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The Basics of k-Means Clustering

Nathaniel Schmucker explains some of the principles of k-means clustering:

k-Means is easy to implement. In R, you can use the function kmeans() to quickly deploy an efficient k-Means algorithm. On datasets of reasonable size (thousands of rows), the kmeans function runs in fractions of a second.

k-Means is easy to interpret (in 2 dimensions). If you have two features of your k-Means analysis (e.g., you are grouping by length and width), the result of the k-Means algorithm can be plotted on an xy-coordinate system to show the extent of each cluster. It’s easy to visually inspect the assignment to see if the k-Means analysis returned a meaningful insight. In more dimensions (e.g., length, width, and height) you will need to either create a 3D plot, summarize your features in a table, or find another alternative to describing your analysis. This loses the intuitive power that a 2D k-Means analysis has in convincing you or your audience that your analysis should be trusted. It’s not to say that your analysis is wrong; it simply takes more mental focus to understand what your analysis says.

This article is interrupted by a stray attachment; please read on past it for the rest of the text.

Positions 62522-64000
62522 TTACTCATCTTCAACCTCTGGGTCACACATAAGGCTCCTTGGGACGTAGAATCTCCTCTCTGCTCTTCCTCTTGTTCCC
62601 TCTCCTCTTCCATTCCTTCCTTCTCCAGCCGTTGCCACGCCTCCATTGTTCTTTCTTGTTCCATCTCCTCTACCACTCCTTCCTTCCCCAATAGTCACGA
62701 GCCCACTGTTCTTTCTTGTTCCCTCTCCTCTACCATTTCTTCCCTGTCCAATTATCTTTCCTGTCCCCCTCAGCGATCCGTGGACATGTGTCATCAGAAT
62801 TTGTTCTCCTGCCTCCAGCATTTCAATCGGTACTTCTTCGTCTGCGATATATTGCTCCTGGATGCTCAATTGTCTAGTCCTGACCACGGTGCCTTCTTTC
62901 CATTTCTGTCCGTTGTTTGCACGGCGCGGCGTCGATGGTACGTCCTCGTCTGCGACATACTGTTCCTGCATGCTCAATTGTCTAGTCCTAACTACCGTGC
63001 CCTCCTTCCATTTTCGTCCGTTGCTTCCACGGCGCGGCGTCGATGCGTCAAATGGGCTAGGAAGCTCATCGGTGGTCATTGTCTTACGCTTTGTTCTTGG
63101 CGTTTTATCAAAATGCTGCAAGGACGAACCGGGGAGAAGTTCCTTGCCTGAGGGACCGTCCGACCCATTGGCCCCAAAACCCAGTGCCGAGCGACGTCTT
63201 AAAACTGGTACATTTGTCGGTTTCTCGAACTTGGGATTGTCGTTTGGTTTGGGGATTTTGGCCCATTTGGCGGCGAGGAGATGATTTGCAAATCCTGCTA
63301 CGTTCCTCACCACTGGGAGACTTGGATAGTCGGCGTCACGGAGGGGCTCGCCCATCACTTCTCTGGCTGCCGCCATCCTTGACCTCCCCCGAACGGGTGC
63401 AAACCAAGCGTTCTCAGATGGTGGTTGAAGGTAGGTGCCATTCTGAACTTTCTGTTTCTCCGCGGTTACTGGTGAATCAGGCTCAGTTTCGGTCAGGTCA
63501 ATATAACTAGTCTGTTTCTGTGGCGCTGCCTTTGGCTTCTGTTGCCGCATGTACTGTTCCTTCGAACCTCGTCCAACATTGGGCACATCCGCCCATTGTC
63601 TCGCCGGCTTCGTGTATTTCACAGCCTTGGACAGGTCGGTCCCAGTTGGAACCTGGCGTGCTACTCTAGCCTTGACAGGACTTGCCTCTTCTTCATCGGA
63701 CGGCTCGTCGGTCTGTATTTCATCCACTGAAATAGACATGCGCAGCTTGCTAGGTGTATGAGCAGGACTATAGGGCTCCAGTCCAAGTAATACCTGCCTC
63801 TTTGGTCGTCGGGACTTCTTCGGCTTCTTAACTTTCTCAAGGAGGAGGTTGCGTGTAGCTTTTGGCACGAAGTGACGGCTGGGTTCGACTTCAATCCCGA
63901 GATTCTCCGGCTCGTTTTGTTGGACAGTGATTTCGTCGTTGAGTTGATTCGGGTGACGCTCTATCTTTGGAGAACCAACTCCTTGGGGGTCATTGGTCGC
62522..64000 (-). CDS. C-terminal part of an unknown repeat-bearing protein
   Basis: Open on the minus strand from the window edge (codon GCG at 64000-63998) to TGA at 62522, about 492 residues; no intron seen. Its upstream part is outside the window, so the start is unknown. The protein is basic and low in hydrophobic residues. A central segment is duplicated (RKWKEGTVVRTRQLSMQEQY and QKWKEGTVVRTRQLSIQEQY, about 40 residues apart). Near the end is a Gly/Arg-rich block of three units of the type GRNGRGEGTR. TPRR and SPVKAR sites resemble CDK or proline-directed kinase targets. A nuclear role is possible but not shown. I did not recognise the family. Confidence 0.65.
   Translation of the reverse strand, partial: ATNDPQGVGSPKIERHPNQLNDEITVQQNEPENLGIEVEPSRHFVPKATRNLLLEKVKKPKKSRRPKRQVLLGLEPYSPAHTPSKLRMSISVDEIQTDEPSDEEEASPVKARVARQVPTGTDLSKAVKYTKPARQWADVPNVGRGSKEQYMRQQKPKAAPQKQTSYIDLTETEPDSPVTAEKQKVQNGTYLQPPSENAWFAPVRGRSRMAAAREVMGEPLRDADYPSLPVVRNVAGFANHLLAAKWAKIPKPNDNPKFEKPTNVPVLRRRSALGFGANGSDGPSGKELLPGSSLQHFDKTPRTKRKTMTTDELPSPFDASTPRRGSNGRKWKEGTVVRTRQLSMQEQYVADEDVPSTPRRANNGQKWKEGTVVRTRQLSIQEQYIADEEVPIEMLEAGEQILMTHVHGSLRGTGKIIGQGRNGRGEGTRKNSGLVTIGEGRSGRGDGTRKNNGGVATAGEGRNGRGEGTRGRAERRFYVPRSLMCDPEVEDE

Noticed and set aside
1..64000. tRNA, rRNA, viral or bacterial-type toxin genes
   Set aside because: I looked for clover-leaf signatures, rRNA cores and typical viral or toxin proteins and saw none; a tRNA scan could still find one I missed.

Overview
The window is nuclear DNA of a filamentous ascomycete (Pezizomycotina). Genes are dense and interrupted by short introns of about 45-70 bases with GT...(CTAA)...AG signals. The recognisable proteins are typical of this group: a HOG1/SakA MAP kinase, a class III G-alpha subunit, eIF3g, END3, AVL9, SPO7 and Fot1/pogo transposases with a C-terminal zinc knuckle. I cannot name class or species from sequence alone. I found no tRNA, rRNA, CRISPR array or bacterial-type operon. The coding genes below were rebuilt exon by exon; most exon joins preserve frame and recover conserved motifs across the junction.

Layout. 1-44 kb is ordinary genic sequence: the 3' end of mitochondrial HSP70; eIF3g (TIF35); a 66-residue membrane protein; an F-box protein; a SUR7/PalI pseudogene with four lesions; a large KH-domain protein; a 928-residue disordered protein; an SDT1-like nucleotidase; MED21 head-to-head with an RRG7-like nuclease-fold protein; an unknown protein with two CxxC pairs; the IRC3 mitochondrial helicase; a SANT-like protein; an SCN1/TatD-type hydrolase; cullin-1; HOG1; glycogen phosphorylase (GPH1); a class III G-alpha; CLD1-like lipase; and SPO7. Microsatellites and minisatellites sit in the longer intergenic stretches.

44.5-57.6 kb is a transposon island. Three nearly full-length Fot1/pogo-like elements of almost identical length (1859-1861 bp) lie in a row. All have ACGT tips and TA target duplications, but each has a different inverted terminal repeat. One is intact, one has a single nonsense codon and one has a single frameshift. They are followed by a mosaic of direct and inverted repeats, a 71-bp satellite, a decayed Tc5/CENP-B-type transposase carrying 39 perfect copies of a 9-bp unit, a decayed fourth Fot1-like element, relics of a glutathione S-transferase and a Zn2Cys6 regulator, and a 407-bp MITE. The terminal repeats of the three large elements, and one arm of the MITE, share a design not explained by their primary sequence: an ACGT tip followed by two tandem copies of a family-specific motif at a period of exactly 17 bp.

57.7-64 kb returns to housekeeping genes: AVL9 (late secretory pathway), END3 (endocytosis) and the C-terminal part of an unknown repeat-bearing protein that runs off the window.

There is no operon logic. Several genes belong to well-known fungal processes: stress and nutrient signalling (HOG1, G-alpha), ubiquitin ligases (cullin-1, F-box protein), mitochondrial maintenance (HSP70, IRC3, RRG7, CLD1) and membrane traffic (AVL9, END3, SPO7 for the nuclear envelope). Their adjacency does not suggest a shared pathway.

The k-Means analysis, however, is not always the best choice. k-Means does well on data that naturally falls into spherical clusters. If your data has a different shape (linear, spiral, etc.), k-Means will force clustering into circles, which can result in outputs that defy human expectations. The algorithm is not wrong; we have fed the algorithm data it was never intended to understand.

There’s a lot of depth in this article which makes it really interesting.